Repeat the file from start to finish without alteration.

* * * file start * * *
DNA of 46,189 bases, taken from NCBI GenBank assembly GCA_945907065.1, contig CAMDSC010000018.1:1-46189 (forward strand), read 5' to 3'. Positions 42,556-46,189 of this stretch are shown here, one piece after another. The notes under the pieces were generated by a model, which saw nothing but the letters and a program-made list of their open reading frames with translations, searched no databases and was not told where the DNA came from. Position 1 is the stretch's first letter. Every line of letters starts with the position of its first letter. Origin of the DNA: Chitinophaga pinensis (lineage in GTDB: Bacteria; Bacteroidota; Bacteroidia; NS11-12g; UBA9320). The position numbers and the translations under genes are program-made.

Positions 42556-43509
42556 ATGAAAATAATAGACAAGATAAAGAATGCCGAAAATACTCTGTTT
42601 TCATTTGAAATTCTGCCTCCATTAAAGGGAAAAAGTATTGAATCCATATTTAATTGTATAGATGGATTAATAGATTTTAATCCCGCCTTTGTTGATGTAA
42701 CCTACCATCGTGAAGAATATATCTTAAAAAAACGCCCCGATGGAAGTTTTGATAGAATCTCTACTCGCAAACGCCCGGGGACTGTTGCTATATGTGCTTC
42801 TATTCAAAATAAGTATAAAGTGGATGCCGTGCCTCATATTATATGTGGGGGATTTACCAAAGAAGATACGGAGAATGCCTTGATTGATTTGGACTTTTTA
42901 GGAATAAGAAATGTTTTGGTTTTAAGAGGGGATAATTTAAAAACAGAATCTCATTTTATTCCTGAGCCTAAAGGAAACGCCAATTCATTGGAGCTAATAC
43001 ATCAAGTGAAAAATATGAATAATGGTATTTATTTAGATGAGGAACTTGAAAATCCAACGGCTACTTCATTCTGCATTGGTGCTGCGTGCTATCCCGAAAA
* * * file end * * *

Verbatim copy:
DNA of 46,189 bases, taken from NCBI GenBank assembly GCA_945907065.1, contig CAMDSC010000018.1:1-46189 (forward strand), read 5' to 3'. Positions 42,556-46,189 of this stretch are shown here, one piece after another. The notes under the pieces were generated by a model, which saw nothing but the letters and a program-made list of their open reading frames with translations, searched no databases and was not told where the DNA came from. Position 1 is the stretch's first letter. Every line of letters starts with the position of its first letter. Origin of the DNA: Chitinophaga pinensis (lineage in GTDB: Bacteria; Bacteroidota; Bacteroidia; NS11-12g; UBA9320). The position numbers and the translations under genes are program-made.

Positions 42556-43509
42556 ATGAAAATAATAGACAAGATAAAGAATGCCGAAAATACTCTGTTT
42601 TCATTTGAAATTCTGCCTCCATTAAAGGGAAAAAGTATTGAATCCATATTTAATTGTATAGATGGATTAATAGATTTTAATCCCGCCTTTGTTGATGTAA
42701 CCTACCATCGTGAAGAATATATCTTAAAAAAACGCCCCGATGGAAGTTTTGATAGAATCTCTACTCGCAAACGCCCGGGGACTGTTGCTATATGTGCTTC
42801 TATTCAAAATAAGTATAAAGTGGATGCCGTGCCTCATATTATATGTGGGGGATTTACCAAAGAAGATACGGAGAATGCCTTGATTGATTTGGACTTTTTA
42901 GGAATAAGAAATGTTTTGGTTTTAAGAGGGGATAATTTAAAAACAGAATCTCATTTTATTCCTGAGCCTAAAGGAAACGCCAATTCATTGGAGCTAATAC
43001 ATCAAGTGAAAAATATGAATAATGGTATTTATTTAGATGAGGAACTTGAAAATCCAACGGCTACTTCATTCTGCATTGGTGCTGCGTGCTATCCCGAAAA